Trump was (almost) impeached for abusing power and obstructing Congress. If abuse of power is a legally- and constitutionally-recognized high crime and misdemeanor, every single president should be impeached.

Obstruction of Congress is not a valid charge because every president can and does turn to the courts regarding the release of documents and witnesses pertaining to executive privilege. Not only is this article of impeachment nonsensical, it would wither under the slightest scrutiny in a courtroom or Senate impeachment trial.

Flawed premise #4: Serve God or Trump

Christianity Today exhorts its Christian readers to “remember whom you serve” and erects a false dichotomy based on the flawed premise that we as Christians either sacrifice our Christian witness by continuing to support Trump or we protect it by supporting his removal from office.

Clearly, Christians are called to serve God, not presidents. This premise is irrelevant because it’s based on a non-argument. We support presidents; we don’t serve them. We serve God, and we do so by supporting our leaders—until we can’t.

Let everyone be subject to the governing authorities, for there is no authority except that which God has established. The authorities that exist have been established by God. Consequently, whoever rebels against the authority is rebelling against what God has instituted, and those who do so will bring judgment on themselves. ~ Romans 13:1-7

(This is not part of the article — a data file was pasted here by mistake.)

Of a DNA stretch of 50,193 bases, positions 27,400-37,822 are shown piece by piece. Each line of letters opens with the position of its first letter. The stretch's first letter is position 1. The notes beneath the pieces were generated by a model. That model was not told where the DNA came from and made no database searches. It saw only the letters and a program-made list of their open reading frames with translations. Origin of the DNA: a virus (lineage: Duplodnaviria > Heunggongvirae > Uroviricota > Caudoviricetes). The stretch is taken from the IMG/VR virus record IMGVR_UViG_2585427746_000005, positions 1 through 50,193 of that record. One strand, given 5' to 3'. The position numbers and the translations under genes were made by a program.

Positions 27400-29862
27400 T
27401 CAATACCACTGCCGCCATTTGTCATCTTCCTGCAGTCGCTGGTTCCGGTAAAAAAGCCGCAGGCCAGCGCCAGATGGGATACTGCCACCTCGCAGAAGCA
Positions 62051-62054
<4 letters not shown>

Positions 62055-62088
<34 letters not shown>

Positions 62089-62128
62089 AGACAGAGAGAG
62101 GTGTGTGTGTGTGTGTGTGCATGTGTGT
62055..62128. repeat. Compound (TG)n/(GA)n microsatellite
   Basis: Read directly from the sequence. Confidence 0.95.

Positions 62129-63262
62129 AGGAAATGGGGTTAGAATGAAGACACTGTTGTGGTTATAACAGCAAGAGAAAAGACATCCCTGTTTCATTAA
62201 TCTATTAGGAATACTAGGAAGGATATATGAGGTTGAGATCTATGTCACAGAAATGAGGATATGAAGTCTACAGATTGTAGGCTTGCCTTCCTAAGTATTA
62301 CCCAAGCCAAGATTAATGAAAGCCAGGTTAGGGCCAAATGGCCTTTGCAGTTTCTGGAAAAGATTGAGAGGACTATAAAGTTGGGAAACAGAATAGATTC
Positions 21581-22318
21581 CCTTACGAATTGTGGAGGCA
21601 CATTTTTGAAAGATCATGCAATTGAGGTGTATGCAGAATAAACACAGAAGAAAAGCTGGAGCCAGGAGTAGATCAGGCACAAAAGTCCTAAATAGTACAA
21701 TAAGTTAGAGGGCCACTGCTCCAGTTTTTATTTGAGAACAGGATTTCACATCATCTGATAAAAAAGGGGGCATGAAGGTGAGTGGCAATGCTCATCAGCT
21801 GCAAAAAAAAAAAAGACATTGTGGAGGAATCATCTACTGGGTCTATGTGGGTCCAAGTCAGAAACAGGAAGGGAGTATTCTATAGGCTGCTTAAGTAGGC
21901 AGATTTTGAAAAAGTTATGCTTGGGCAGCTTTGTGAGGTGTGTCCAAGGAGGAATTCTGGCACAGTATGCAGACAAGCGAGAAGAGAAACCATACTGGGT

Flawed premise #5: Supporting Trump harms Christian witness

Christianity Today encourages Christians who support their president to “Consider how your justification of Mr. Trump influences your witness to your Lord and Savior.”

Notice how the call for careful consideration is framed with bias and a rejection of any other view other than this: Trump is a moral midget whose continuing sins as president can no longer be tolerated.

Never mind that his presidency has produced greater pro-life and freedom of religion protections. CT refers to these as “political expediencies” and uses the abortion issue in light of our calling as Christians to be witnesses for Jesus Christ in a corrupt world:

“Can we say with a straight face that abortion is a great evil that cannot be tolerated and, with the same straight face, say that the bent and broken character of our nation’s leader doesn’t really matter in the end?”

Yes and no.

This rigged question is another straw man. Who thinks a president’s character doesn’t matter? How is the self-evident evil of abortion affected by whether a Christian supports the president or condemns him?

To be bent and broken is to be human.

Bent and broken? We’re all bent and broken. The question is not whether this president’s character is bent and broken; it’s whether or not it has propelled him to commit high crimes and misdemeanors. So far, the answer is a resounding no.

Based on the legal and constitutional weakness of the articles of impeachment, I cannot support an unconstitutional removal from office of President Trump. And I believe Christianity Today’s call for me to do so as a Christian is intellectually lazy and unbiblical.

Does preserving my Christian witness require me to accept one side’s understanding of a phone call over the other’s? I think respecting the presumption of innocence and the rule of law are necessary to sharing truth in a world of deception and division.

Donald Trump is our president and authority. Until his actions warrant legitimate impeachment and removal from office, as a Christian, I’ll submit to his God-given authority and resist wrong-headed calls to do otherwise.